So my question is, why are we all busy 'boying' up our boys and narrowing their options, when to make our girls girly is now seen as a negative. (I'll put money on one of the things that makes the 'blood-boiling' commenters blood boil is the proliference of candy pink toys). Is it really that we want our girls to have it all, preferably in boyish hues as well, but really none of us can really get our heads around our boys being a little more effeminate? And what's wrong with boys being girly? Because surely girls can be anything they like, which is more than you can say for boys!

(A bit ranty and serious for me, I know. Normal service will be resumed shortly). Oh and of course, this is only my opinion. I know hee-haw about feminism, didn't live in a time/place where women didn't have the same opportunities as men, and of course can only talk about what I have experienced or observed. But reading about women getting offended about stupid kids costumes seems to make my blood boil! Ha!ha!)


  1. I can't think I am that much older than you, but I certainly still live in a time and place where women don't earn the same that men do for the same jobs and where, in blind tests, men and women are graded differently based on their perceived sex/gender.
    So yes, no one cares about there being no male nurse costumes because no one thinks that the preferred sex should have the option of "dressing down" to a lesser paid and respected position.Just as the winners don't get offended by the terms used for them and the oppressed, losers (of the fight, not intrinsic worth), minorities, and women have terms used for them that are offensive.
    And yes, I find it offensive that dr's costumes should be in the boys aisles. Let there be only one aisle. Or freak everyone out and put them in the girl's aisle if you feel like segregating them. Because with two girls I have watched their idea of what is appropriate being shaped every day by small things just like that.I corrected the kita erzieherin yesterday when she said that boys drive engines- right in front of my daughter- and told her no, boys and girls can drive engines if they want to and study to do so. That may be a lie- it might be impossible for a girl to actually get that job due to the sexism in the industry- but my 4 year old has a few years left before I want limits put on her dreams.

  2. I don't think anyone would be freaked out to find the doctors costumes in the girls aisle. It's not the case that you don't get female doctors, so it wouldn't even be mildly surprising. Out of my friends 5 are doctors, and 4 are female. Girls have the ability to train for any career they choose.

    Yes, there are female engine drivers. We see plenty of female U-Bahn drivers here in Berlin. In your position I would have said to my daughter that "traditionally, it was a man's job, but yes, you get women train drivers too. But really sweetheart, leave it for the men because unless you want to spend your day with a perpetually glazed expression, meeting no one, going up and down the same line, day in, day out, with occasional suicides thrown in, then I'm sure there are far more interesting jobs you can do."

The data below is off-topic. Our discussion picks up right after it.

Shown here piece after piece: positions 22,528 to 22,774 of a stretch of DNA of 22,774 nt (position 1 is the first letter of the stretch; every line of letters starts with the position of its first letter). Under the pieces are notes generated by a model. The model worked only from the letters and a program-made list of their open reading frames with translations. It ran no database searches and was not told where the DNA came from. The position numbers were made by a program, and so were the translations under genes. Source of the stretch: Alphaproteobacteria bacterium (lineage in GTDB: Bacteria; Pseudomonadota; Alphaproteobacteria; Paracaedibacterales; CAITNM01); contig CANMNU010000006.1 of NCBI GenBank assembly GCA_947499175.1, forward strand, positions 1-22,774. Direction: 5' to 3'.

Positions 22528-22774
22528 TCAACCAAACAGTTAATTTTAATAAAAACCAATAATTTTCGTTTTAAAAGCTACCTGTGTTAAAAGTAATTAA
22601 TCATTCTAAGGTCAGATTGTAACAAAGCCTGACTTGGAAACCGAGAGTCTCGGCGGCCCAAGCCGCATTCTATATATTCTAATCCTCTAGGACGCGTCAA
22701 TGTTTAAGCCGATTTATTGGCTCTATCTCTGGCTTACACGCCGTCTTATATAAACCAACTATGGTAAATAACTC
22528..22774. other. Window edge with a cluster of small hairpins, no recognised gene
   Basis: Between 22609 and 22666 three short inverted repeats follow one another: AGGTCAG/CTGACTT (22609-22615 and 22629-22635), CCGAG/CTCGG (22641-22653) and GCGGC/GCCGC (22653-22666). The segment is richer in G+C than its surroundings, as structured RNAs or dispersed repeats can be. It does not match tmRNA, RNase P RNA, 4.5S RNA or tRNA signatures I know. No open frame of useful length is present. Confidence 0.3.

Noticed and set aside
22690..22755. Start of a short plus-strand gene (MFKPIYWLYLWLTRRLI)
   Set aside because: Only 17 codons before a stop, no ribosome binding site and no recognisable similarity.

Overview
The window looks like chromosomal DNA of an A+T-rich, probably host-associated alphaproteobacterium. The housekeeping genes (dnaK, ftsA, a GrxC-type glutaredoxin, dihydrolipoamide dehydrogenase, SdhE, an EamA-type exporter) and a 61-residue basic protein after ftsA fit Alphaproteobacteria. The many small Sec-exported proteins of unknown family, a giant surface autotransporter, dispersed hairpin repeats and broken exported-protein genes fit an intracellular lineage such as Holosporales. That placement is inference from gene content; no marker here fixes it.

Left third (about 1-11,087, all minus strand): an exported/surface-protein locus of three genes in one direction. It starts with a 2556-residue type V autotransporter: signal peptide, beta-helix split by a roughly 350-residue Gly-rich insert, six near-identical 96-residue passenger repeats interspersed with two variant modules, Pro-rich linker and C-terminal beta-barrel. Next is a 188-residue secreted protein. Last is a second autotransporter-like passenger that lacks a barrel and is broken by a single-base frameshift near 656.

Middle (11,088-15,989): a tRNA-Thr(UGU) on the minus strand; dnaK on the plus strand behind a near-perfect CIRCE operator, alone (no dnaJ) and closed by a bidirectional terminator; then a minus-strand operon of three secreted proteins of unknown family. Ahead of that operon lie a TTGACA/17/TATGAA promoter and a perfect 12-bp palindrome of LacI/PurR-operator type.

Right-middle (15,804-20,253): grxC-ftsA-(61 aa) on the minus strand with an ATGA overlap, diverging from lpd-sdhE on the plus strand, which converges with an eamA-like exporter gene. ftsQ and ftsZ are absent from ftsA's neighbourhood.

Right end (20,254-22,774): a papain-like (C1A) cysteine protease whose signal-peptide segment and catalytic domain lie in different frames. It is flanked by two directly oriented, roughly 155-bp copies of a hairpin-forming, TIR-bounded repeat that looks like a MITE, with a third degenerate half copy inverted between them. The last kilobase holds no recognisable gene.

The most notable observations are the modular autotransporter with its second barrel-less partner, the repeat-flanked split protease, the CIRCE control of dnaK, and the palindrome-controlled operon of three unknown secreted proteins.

I also don't think that it is sexism that prevents nurses from becoming doctors. I think you'll find that it probably has a lot more to do with social class and qualifications providing the barriers. I don't believe that the majority of nurses are people who were desperate to be doctors. While nurses don't earn as much as doctors, I don't think it is a lesser job. In fact I think there should be male nurses costumes for children as men in a caring role is a perfect role model for children to emulate.

    I obviously as I said can only give my own opinion and speak from my own experience - and maybe I am what you class as one of the winners, but I just don't feel oppressed (as a woman). I am not starting out with the attitude that there are things that my daughter cannot do.

    In the UK I imagine that thanks to 'positive discrimination' in fact my opportunity to become a doctor or an engineer or whatever else, is actually increased. The UK government spent a lot of time and money encouraging people from lower social classes, and minority groups to go to university. Throw in my age and I would also be in receipt of better funding given I would be a 'mature student'.

    Anytime I have worked somewhere and felt that I wasn't earning enough and wasn't able to negotiate a higher salary, I've never been without the option of going elsewhere. If I felt unfairly treated because I was a woman (and I have worked a lot in male-dominated offices), then guess what, I could complain, take it to a tribunal, or if it wasn't worth the hassle, just go elsewhere.

    Going back to the original point, there are places in the world where women have very little rights, where they are not classed as equal citizens to men, where they are required to walk x number of paces behind, where they are abused, and so on, and so on. We don't live in these places.

    If all people have to get worked up over is where kids costumes are shelved then it strikes me as not being a big deal.

    I understand that you completely disagree with me and that's fine. It's only my viewpoint I'm expressing.